Social media firm Snap courts growth by focusing on partner businesses amid Covid-19

The company, which saw a hit to its ad revenue during the pandemic, is now seeing more business from traditional sectors like telecoms and automobiles

Hussein Freijeh, general manager of Snap for MENA, aims to capitalise on Egyptian market in the coming months. Courtesy Snap
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Snap, the company that owns social media platform Snapchat, said it has made up for a slowdown in business amid the global pandemic by shifting focus to small businesses and helping them survive using the right digital tools and an engaging platform.

"Last December, we witnessed the highest ever business growth in the MENA region. We entered 2020 on high note … then Covid-19 came and it affected many industries such as travel, retail and luxury," Hussein Freijeh, general manager of Snap for Middle East and North Africa, told The National.

“Though we experienced a slowdown in growth [rate] … [we] still managed to have a strong business [volume]. As more people are staying at home, it is a huge opportunity for us to help small brands generate more income and engagements with their potential customers.”

Snap, whose messaging platform had 34 million monthly users in the Mena region as of January this year, saw its revenue fall as ad spending took a hit amid the Covid-19 outbreak.

Its global revenue dropped 17 per cent quarter-on-quarter to $462.5 million (Dh1.7 billion), whereas, the net loss was $306m in three months to March 31, nearly $65m more than the previous quarter.

While the company – which went public in 2017 – is yet to be profitable, it is seeing more traditional businesses such as restaurants, telecoms, automobiles and retail approaching it.

“We are observing increased engagement on our ads as businesses are [being] innovative to reach the right audience. We are helping them to go digital, reach the right market and increase overall ROIs (return-on-investment) significantly,” said Mr Freijeh.

“Before Covid-19, e-commerce was … limited to big names like Amazon and Noon. Now even traditional sectors are opting for it. We are seeing a new normal and many of these changes will be permanent.”

In order to attract more such businesses, the company introduced various new features during its Snap Partner Summit in California Thursday.

It is also allowing developers and businesses to build their own apps by using Snapchat’s tools and reach their audience using free distribution features.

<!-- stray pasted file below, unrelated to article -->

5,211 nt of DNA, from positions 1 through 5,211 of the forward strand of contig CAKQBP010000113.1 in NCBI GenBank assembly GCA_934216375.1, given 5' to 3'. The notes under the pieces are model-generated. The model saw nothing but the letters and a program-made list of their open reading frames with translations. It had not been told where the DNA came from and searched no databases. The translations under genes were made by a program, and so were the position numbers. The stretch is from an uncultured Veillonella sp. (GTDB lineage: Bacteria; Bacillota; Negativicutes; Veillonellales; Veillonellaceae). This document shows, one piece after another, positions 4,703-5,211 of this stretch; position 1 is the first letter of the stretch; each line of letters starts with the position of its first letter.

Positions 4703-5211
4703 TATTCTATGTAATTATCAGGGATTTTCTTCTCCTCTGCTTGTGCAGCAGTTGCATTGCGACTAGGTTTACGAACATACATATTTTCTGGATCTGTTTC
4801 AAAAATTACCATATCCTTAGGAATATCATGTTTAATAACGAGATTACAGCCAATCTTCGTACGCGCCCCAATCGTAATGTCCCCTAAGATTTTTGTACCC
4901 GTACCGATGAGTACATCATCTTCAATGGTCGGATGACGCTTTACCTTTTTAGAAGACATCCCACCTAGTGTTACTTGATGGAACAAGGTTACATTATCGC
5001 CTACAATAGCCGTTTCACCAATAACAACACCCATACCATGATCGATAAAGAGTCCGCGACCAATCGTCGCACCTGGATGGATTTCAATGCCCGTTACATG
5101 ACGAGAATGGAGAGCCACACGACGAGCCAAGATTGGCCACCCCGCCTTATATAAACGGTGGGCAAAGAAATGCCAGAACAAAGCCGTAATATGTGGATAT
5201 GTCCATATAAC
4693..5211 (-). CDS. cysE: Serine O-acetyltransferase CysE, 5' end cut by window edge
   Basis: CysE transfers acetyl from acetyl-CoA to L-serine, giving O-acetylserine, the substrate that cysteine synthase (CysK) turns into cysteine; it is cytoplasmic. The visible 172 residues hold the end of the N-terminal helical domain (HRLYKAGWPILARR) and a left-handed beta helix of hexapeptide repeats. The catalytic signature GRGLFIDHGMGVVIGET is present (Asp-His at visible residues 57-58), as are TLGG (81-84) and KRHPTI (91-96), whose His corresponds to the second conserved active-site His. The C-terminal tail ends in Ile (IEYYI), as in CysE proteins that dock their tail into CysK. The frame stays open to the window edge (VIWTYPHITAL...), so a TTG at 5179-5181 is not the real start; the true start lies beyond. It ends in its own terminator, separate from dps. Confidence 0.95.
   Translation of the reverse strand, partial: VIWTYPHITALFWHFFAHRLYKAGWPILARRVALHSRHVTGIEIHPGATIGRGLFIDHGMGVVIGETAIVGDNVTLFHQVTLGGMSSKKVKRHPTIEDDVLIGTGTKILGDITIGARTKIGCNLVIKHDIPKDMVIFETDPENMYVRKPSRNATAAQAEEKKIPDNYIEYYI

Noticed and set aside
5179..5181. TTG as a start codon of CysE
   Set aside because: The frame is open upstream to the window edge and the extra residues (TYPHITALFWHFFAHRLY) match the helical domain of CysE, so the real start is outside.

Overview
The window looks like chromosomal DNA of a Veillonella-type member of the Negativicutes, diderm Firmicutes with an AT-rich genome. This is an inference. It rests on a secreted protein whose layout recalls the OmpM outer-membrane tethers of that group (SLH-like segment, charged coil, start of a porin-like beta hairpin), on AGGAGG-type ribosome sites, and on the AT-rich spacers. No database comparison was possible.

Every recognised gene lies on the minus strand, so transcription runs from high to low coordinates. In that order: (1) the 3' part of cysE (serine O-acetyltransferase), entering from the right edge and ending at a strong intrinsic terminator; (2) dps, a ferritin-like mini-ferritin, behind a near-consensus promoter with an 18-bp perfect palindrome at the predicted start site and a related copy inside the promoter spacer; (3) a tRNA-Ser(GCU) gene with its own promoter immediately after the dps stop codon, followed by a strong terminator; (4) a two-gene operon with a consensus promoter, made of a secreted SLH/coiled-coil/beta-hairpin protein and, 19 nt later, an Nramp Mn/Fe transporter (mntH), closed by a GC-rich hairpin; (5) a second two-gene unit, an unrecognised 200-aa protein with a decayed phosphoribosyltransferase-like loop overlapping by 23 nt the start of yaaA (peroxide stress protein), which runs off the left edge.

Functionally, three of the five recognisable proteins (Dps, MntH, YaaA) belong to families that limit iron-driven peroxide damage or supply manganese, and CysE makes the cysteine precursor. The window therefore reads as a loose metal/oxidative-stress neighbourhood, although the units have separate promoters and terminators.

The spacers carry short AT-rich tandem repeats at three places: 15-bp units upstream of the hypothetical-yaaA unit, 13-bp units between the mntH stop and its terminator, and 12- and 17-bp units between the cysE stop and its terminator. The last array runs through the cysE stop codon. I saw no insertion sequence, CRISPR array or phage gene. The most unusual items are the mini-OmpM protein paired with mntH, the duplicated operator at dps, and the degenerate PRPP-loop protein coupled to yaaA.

“Brands can create stories and feature their apps and products … it is driving more downloads and business conversions. Many are doing it to just stay alive, during this crisis, while some are earning more income out of it,” said Mr Freijeh.

Many developers and small businesses are also advertising their apps on snapchat platform from where users can download them and engage with the companies. There has been a 36 per cent increase in the number of such apps installed from Snapchat and a 19 per cent increase in the swipe-up rate of apps in late March, compared to late February. Meanwhile, the time spent on Snapchat’s video and voice calling has grown by more than 50 per cent during the period.

It is also offering budget options to small advertisers to promote their products. Companies can advertise for as low as $5 per day on Snapchat, which is popular among millennials.

Saudi Arabia and the UAE – Arab world’s biggest economies – are the best performing markets for Snap in the Mena region. In Saudi Arabia, 90 per cent of the population between 13 years and 34 years is Snapchat user. In the UAE, this engagement is 60 per cent.

The company is now looking forward to expand in Egypt – region’s most populous country – and other GCC markets including Kuwait, Oman and Bahrain.

“The UAE and Saudi Arabia have one of the most engaged audiences in the world,” said Mr Freijeh.

“Kuwait is fast picking up … Egypt is also very interesting, we see a lot of potential there and will be putting in more efforts there.”

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